After collecting data from over several hundred different points in Konza, I started to implement that data into ArcGIS. That was a great learning experience for me. I’m a geography major so being able to use ArcGIS for something relevant to me that isn’t homework was pretty exciting. I got to create my own geodatabase and convert my data into features and rasters for analysis. I also got some experience with RStudio for some in-depth analysis. After using RStudio, I have actually started to like statistics due to being able to see the real-world applications that it has. It was exciting to be able to use the knowledge that I’ve learned here at K State and use that in real life. I actually have never done research before, so it was really cool to have this opportunity. Because of this experience with research, I have started to think about going to Grad school to conduct.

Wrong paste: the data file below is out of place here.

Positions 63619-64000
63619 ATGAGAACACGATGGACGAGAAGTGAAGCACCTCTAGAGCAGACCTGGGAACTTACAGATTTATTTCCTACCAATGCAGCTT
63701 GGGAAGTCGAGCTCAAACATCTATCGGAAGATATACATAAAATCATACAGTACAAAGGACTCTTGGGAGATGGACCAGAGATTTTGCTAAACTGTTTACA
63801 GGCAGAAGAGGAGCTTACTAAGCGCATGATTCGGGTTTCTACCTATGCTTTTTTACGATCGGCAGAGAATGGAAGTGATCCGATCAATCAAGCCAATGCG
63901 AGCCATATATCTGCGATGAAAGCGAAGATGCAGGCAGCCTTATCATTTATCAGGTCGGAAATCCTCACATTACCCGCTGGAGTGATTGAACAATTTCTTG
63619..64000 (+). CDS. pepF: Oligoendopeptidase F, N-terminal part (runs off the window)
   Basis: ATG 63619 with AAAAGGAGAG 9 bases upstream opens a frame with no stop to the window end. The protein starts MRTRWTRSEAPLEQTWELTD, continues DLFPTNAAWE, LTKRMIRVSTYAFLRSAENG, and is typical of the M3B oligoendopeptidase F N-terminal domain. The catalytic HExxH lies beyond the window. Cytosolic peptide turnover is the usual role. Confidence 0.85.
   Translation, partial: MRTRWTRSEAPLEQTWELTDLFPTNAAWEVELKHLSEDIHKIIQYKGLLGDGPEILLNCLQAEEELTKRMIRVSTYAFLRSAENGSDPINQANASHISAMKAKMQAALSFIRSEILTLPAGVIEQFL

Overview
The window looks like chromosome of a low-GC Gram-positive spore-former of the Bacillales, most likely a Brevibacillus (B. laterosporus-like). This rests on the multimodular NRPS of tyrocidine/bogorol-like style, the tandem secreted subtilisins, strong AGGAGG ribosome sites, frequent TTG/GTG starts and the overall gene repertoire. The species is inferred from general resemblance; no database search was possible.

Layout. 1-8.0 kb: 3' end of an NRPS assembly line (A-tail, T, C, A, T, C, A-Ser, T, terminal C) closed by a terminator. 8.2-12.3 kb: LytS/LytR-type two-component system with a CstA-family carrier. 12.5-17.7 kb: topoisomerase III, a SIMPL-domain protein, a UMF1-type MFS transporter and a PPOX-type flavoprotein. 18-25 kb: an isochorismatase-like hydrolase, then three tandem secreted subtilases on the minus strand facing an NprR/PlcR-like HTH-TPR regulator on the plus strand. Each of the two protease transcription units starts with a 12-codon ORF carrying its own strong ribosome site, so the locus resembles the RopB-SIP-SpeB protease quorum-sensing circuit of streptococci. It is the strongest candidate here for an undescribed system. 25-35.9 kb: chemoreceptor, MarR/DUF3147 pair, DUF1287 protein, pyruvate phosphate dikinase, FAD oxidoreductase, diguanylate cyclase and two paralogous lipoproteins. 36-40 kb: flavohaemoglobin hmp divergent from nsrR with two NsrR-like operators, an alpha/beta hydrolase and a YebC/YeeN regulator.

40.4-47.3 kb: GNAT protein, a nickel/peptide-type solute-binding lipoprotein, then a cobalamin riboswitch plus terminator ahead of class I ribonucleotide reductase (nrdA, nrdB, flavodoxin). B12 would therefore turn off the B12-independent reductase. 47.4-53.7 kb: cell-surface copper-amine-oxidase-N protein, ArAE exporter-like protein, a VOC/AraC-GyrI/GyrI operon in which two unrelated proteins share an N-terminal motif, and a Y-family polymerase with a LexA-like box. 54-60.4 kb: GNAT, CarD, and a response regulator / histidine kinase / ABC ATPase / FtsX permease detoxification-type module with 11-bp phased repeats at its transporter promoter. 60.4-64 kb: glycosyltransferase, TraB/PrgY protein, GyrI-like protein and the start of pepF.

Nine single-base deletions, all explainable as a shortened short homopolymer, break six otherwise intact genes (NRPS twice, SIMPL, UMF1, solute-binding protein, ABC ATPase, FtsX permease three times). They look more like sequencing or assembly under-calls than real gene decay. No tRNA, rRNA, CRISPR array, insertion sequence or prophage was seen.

One last thing, I would like to do a shout-out to my advisor Arnaud Temme and his grad student Nicolas McCarroll. You guys helped give me a great research experience. I truly appreciate it.
Participant: Khyla Johnson
Institution: Marshall University (senior in Biology)
Advisor: Zak Ratajczak (Kansas State University)
During the opportunity given to me to pursue research at the Konza Prairie Biological Center, I was able to expand both my fieldwork experience and knowledge in areas such as plant identification and GPS use. My project focused on differences in vegetation heterogeneity across ungrazed, bison grazed, and cattle grazed watersheds. A team of field technicians and I sampled from one annually burned per grazing treatment. Within each watershed, a total of twenty, forty-meter transects were laid in randomized locations and every two meters, we measured percent cover of functional groups and biomass via a pasture meter. Plant biomass was also measured in the first and last subplots.